Allen Frances, M.D.
Prison Or Treatment For the Mentally ill
We should be supporting mental health, not punishing patients.
March 10, 2013
The public revulsion over repeated mass shootings has
placed mental health in the spotlight. This is both good and bad.
Bad because focusing on the mentality of the shooter diverts attention
away from the lethality of the weapon -- and from the fact that many
mass shooters had no history of mental health involvement. We will never
be able to predict who will commit random acts of violence, but we can
reduce our ridiculously high rates of gun death by having a sane
gun control policy.
Good because our current (non)system of mental health care is badly
broken and cries out for fixing and better funding. The problems are
spelled out by Amanda Pustilnik, associate professor of law at
University of Maryland and an expert on the relationship of law,
neuroscience, and mental health policy.
"Today, our largest mental hospitals are our
jails. The jail at New York's Rikers' Island functions as the
nation's largest psychiatric facility. Los Angeles' jails -- not its
hospitals - are California's largest providers of mental health
care. State prisons alone spend nearly $5 billion annually to
incarcerate mentally ill inmates who are not violent."
"According to the Department of Justice, nearly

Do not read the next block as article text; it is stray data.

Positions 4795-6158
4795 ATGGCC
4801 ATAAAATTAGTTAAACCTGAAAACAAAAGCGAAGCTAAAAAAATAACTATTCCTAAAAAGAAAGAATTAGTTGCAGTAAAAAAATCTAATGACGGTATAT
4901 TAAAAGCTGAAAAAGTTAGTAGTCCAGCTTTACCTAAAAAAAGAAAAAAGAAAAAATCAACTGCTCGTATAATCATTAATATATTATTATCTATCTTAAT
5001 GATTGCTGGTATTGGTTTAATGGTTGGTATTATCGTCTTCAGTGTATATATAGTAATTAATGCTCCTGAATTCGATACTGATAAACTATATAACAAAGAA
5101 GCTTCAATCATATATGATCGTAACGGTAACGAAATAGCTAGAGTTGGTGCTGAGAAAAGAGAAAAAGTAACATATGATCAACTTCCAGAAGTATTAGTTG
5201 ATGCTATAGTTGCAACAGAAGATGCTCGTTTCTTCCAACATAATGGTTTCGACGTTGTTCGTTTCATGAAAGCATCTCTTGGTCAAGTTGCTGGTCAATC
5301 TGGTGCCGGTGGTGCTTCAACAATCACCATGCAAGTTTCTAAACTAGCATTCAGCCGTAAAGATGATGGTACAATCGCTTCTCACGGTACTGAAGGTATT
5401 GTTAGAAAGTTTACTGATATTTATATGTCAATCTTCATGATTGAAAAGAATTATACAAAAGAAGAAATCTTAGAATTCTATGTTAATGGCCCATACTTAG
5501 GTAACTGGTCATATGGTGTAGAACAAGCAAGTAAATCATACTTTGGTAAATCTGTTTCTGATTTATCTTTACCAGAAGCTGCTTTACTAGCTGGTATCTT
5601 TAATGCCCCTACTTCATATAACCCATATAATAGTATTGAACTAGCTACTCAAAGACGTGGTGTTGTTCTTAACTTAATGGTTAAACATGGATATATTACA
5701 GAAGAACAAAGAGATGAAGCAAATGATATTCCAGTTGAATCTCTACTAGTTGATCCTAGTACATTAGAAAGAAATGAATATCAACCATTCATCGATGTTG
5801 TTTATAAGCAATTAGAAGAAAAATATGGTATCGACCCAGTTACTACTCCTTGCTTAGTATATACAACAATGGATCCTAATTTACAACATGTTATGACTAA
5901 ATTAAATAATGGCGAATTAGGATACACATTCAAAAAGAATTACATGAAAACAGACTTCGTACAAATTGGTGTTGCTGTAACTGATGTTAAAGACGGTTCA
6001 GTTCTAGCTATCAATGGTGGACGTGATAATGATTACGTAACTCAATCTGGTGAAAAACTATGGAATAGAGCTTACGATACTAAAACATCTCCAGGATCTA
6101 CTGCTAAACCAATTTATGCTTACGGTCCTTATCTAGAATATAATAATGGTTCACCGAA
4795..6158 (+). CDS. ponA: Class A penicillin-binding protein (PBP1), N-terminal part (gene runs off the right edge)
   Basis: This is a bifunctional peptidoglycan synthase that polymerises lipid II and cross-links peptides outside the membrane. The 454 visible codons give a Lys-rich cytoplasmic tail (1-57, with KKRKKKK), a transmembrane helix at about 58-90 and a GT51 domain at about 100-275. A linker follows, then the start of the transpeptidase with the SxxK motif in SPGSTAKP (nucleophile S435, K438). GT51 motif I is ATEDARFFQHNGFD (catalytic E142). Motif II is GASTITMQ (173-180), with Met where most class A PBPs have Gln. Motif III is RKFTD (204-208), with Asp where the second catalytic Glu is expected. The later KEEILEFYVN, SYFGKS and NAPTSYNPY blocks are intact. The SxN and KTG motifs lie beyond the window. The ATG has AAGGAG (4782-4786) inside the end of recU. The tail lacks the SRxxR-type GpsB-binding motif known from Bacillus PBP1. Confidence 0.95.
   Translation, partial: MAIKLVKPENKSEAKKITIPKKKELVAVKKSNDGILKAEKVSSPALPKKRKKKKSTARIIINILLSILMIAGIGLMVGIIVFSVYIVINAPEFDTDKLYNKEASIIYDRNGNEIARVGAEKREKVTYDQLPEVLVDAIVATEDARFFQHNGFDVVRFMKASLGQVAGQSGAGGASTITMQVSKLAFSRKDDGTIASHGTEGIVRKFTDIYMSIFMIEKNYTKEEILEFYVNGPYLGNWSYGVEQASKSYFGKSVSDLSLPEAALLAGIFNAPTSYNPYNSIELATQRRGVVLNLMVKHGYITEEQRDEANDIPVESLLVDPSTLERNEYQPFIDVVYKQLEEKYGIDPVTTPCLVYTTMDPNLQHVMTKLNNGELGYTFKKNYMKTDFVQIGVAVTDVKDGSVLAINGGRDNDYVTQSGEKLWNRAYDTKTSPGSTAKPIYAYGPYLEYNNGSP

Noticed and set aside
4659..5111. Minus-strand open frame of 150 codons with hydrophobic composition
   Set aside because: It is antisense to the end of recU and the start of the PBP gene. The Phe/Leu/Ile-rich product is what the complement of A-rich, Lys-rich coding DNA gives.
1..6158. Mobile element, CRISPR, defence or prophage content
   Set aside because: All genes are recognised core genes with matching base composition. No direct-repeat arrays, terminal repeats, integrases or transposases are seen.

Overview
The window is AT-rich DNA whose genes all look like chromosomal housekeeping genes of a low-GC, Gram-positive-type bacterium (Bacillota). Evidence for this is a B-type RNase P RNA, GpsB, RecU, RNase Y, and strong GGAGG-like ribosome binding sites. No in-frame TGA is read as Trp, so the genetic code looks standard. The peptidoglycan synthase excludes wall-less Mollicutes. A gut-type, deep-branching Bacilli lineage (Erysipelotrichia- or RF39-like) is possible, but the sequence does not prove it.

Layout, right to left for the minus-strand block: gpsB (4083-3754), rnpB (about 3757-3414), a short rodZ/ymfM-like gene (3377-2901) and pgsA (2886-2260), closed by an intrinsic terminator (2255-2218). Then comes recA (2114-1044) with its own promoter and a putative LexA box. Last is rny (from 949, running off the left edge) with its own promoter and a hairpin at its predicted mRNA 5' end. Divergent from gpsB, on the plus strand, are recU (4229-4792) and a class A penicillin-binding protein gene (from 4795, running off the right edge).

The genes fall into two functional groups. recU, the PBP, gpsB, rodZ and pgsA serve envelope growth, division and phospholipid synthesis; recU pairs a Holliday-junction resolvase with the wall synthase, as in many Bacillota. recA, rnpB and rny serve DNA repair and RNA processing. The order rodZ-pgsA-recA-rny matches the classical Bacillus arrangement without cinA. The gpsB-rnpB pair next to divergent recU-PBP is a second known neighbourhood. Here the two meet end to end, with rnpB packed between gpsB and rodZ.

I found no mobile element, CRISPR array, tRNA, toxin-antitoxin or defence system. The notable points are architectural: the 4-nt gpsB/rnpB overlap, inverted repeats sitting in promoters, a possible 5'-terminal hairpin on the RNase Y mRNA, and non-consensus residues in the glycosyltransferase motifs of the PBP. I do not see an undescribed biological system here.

1.3 million people with mental illness are incarcerated in state and
federal jails and prisons -- compared to only about 70,000 people
being served in psychiatric hospitals.
"The current psychiatric hospital inpatient population is only 5
percent of what it was at its height. We have about the same number
of psychiatric hospital beds now as we did in 1850. Some of this 'deinstitutionalization'
comes from the availability of medication and improved outpatient
treatment, but most of the change is no more than a switch of
institutions from hospital to prison."
"Every year, tens of thousands of people try in vain to get access
to mental health treatment. It can take months just to get an
outpatient appointment and people desperately in need are routinely
turned away at the hospital door because there is so little funding
for psychiatric beds."
"Where has the money for treatment gone? Much of it has been
funneled directly into, and wasted on, our prison system. Prisons
and jails have taken on behemoth proportions, bloated with
nonviolent and even non-offending people who in earlier times would
have been treated in hospitals -- we are the poorer for it and no
"The mentally are far more likely to be the victim of a crime or to
harm themselves. Their over-representation in the criminal system
results from their poor ability to communicate with police, lack of
adequate legal representation, self-medication with drugs and
alcohol, enacting symptoms in public, and lack of any other place to
put them. As a Florida judge pointed out- jails are the one
institution that can't say no to admitting someone -- so the
mentally ill are dumped there, often without treatment, and then
have a criminal record to boot."
"And some mentally ill people spend time in jails without having
committed any offense at all. Several states authorize the police to
arrest mentally ill people who have not broken any law, simply to
promote public order. More commonly, hospitals transfer patients to
jails to handle overflow. Even children may be confined in criminal
detention centers because there are so few treatment facilities for
severely mentally ill children. This reliance on the criminal